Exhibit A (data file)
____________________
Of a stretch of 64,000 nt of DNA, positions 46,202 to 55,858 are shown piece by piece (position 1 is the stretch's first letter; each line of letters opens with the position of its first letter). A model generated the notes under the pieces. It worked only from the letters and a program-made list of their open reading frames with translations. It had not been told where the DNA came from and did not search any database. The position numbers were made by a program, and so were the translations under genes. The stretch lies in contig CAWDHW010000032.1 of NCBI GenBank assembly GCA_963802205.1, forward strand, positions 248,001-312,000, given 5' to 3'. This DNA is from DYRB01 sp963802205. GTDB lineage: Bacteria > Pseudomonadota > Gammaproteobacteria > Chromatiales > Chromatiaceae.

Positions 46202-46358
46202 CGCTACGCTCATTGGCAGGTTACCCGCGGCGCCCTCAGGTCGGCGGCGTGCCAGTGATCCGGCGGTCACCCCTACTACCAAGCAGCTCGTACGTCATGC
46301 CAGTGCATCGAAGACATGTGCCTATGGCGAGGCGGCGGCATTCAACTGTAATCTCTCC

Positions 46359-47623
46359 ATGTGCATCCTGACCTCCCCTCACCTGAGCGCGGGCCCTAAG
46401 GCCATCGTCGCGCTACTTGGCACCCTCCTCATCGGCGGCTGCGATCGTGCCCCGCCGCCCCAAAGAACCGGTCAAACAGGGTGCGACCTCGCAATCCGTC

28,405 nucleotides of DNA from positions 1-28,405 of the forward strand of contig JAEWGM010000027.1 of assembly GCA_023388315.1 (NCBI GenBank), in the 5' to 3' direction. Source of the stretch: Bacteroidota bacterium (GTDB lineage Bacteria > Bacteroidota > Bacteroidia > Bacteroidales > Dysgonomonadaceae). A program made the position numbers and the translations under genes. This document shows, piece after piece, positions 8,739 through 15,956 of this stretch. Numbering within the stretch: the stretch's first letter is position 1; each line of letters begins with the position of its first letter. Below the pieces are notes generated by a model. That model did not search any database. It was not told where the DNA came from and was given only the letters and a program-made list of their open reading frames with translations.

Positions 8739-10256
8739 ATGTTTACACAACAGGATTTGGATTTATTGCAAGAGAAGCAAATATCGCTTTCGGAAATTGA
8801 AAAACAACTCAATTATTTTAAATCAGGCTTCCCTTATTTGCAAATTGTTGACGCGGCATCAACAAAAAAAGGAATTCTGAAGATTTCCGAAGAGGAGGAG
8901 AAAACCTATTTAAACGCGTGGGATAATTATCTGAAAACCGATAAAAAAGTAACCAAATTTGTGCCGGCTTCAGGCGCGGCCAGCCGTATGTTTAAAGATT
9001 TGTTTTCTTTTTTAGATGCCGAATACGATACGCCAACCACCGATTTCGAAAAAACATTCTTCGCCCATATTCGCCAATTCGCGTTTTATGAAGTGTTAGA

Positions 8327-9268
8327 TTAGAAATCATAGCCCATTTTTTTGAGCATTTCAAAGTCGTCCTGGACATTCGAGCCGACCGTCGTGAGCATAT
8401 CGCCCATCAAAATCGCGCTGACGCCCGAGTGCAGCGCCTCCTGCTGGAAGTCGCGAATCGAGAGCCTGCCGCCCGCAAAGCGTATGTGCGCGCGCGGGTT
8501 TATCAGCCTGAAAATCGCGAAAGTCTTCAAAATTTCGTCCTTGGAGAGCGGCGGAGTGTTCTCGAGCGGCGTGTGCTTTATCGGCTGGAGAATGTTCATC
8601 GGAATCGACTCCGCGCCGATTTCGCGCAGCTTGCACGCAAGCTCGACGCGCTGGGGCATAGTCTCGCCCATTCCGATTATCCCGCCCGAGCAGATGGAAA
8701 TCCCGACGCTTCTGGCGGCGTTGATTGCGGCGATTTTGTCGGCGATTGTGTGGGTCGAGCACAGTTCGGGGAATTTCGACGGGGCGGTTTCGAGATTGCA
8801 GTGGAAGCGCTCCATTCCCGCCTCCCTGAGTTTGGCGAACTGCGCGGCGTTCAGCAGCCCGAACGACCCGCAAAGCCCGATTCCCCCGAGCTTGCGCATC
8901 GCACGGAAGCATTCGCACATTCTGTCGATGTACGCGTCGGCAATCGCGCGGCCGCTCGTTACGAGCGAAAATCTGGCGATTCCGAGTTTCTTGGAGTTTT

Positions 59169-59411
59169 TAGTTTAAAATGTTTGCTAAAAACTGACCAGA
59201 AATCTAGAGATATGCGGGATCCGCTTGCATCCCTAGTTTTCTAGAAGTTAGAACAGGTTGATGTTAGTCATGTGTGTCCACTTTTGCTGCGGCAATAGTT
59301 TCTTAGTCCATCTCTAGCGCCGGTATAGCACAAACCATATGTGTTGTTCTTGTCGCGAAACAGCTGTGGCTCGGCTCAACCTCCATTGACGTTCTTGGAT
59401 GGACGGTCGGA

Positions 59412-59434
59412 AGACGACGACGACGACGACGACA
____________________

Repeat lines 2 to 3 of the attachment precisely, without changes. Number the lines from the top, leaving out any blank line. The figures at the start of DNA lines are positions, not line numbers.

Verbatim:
Positions 46202-46358
46202 CGCTACGCTCATTGGCAGGTTACCCGCGGCGCCCTCAGGTCGGCGGCGTGCCAGTGATCCGGCGGTCACCCCTACTACCAAGCAGCTCGTACGTCATGC